John Paczkowski

Recent Posts by John Paczkowski


Netflix’s March 2008 outage is back, this time in wide theatrical release. A serious disruption to the company’s distribution systems has prevented it from mailing DVDs to many of its customers for the better part of this week. “Our engineers continue to work around the clock to restore normal operations,” Netflix said in a post to the company blog today. “In the meantime, we’re notifying affected customers via personal email and we’ve posted a notice on the Netflix Web site. We’re as frustrated about this as you are.”

I’d imagine so, if not more. The outage is an ugly blow to the Netflix (NFLX) brand and to its bottom line as well. Citi analyst Tony Wible estimates that the company is losing roughly $1.8 million to $3.6 million in revenue a day. And the reimbursement credits it’s promised to affected subscribers are certain to prove costly as well. Said Wible, “Assuming only one-third [of the company’s subscriber base] is affected for one-to-two days, [Netflix] stands to forfeit nearly $1.8 million to $3.6 million in revenues (using a $13.36 average revenue per user), or roughly $0.007 to $0.015 in earnings per share.”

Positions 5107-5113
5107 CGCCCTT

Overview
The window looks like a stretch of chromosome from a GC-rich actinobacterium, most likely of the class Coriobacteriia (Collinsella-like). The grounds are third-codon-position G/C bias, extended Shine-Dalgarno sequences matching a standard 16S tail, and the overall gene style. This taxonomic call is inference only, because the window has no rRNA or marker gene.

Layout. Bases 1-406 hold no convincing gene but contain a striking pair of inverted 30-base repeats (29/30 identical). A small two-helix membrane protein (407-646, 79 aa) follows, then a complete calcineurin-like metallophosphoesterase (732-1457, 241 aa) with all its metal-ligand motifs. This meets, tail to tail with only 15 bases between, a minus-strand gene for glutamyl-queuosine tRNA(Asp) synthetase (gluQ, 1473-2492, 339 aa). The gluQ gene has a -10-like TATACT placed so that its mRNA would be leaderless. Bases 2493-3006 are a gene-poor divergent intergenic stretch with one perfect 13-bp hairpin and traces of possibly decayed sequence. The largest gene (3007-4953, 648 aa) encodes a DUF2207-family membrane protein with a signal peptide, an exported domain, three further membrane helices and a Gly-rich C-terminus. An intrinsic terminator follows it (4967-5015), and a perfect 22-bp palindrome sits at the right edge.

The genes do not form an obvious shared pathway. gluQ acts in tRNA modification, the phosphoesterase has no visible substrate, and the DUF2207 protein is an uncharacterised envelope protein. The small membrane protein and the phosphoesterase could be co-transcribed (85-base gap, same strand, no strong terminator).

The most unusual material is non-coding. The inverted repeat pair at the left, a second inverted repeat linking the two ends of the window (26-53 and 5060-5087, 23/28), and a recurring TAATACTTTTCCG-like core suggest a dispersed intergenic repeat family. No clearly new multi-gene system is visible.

A costly misstep given Netflix’s Thursday afternoon shipping update:

We hope to bring the rest of our facilities back online overnight and be shipping from all of our distribution centers on Friday. But the issues we’ve faced over the last several days have been significant and there’s no guarantee at this point that our shipping operations will be fully restored by tomorrow.”

Twitter’s Tanking

December 30, 2013 at 6:49 am PT

2013 Was a Good Year for Chromebooks

December 29, 2013 at 2:12 pm PT

BlackBerry Pulls Latest Twitter for BB10 Update

December 29, 2013 at 5:58 am PT

Apple CEO Tim Cook Made $4.25 Million This Year

December 28, 2013 at 12:05 pm PT

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Just as the atom bomb was the weapon that was supposed to render war obsolete, the Internet seems like capitalism’s ultimate feat of self-destructive genius, an economic doomsday device rendering it impossible for anyone to ever make a profit off anything again. It’s especially hopeless for those whose work is easily digitized and accessed free of charge.

— Author Tim Kreider on not getting paid for one’s work